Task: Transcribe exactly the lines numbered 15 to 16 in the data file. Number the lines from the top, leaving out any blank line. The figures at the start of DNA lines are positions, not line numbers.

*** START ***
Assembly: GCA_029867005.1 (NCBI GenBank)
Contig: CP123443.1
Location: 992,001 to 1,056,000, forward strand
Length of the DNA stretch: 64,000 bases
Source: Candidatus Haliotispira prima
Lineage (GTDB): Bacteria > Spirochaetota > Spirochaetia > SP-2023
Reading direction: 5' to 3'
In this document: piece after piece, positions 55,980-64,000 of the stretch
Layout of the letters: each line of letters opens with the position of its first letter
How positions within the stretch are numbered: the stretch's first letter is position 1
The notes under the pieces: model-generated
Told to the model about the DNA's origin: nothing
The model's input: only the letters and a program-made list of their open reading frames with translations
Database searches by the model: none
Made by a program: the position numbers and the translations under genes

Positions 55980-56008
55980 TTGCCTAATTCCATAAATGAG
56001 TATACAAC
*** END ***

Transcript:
Made by a program: the position numbers and the translations under genes

Positions 55980-56008